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E-tailers push products or perish

Merchants selling perishable goods online may face their biggest challenge yet: spoilage.

Fruit rots. Fish float. Flowers wilt.

Spoilage--or the more dire threat of a customer's purchase dying en route from Web order to doorstep--is the challenge for any online merchant building a distribution system to handle perishable goods. Indeed, anything from apricots to Angelfish and Azaleas can expire on its way to the customer.

In some ways, the challenge for online retailers is no different from that faced by companies selling through mail order or in corner stores, analysts say. The shop needs to sell products while they're fresh or still healthy and make sure they've got the facilities to keep items in good shape until they are sold.

But unlike a retail store, where a customer can physically examine prospective purchases, online sales are often completed blindly. And stories are only just beginning to trickle out about the online florist who delivered dead flowers or the Web-based grocer who sold a bunch of bad bananas.

Webvan is so concerned about spoilage that it is investing more than $1 billion in an automated distribution system and delivery warehouses around the country, where tons of fruits and vegetables will be stored. The online grocer also has hired "pickers" to examine the produce before packing it.

Meanwhile, Flying Fish Express, which sells more than 3,000 saltwater fish and species online and just sold its business to, has a "return dead on arrivals" policy and a "five-day arrive alive, stay alive" guarantee.

The company has a "very low" mortality rate on sales, Flying Fish owner Eric Silverman said. He purports that the species sent directly from his Los Angeles headquarters to customers are likely to be fresher than those in stores, where the buyer typically has no idea how long species have been languishing in tanks.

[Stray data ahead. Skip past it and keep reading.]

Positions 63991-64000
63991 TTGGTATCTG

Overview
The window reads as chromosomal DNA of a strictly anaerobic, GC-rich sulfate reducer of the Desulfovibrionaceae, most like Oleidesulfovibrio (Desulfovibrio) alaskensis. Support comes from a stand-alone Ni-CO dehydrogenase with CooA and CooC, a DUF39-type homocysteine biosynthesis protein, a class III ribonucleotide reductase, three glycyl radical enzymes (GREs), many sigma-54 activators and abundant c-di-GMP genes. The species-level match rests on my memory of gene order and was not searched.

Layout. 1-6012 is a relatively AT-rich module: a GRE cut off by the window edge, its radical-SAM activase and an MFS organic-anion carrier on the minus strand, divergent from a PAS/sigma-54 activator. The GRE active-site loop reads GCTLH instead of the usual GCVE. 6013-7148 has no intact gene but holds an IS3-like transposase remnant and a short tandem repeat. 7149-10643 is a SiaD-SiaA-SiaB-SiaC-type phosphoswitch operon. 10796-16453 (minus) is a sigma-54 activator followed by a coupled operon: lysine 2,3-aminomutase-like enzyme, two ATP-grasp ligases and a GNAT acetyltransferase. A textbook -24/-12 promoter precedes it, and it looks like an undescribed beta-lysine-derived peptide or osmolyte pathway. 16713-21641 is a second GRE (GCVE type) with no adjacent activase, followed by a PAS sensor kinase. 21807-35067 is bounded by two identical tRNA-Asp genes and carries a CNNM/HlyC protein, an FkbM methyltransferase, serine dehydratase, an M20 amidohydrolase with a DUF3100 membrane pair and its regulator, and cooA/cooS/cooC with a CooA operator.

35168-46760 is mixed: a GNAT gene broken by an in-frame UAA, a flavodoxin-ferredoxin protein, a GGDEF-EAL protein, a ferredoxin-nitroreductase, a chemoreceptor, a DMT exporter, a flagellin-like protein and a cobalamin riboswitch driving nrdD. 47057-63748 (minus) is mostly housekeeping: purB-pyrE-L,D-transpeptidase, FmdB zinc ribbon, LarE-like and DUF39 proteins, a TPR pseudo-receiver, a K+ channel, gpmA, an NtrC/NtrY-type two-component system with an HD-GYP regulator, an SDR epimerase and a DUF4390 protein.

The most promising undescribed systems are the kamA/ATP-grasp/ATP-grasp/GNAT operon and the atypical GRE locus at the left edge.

Silverman sends all species to customers individually bagged in foam coolers via Federal Express delivery. To keep the temperature between 70 degrees and 80 degrees, he uses a chill pack in summer and a heating pack in winter.

Although rival will soon also add live fish sales to its site as well, spokeswoman Karen Gould said the company has no plans to sell other pets because of concern for their safety. "We don't ever see ourselves selling dogs or cats online," Gould said.

Silverman said he gives customers "a lot of credit for buying livestock [such as fish] sight unseen."

"There are a lot of shady people online, period," he said. "I don't think it's just our industry. Whether you're buying a CD, a book, or a live animal, they want to make sure the company is reputable."

Jupiter Communications analyst Mike May said online merchants that don't offer guarantees and establish good faith with customers will have trouble making it online.

"They are wasting the substantial cost they spent to acquire customers, especially [if troubles occur] early in the relationship when customers are still developing loyalty," May said. "What is remarkable to me is that customers would even buy live merchandise online and let it be shipped to them."

As online shopping expands to include more "live" products, he added, the need for policies that guarantee product authenticity and buyer protection increases.

Carrie Ardito, a research associate in Forrester Research's e-commerce group, said selling live pets involves bigger risks for merchants than selling other perishable goods.

If Webvan ships a rotten apple to a customer, for example, the customer might be upset but can always ask for a refund. However, it's a far different story if a pet store customer receives a dead animal in the mail.

"I think the pet retailers that have decided to do this are taking a big risk with their customers, especially if there are children involved, which there usually are," she said.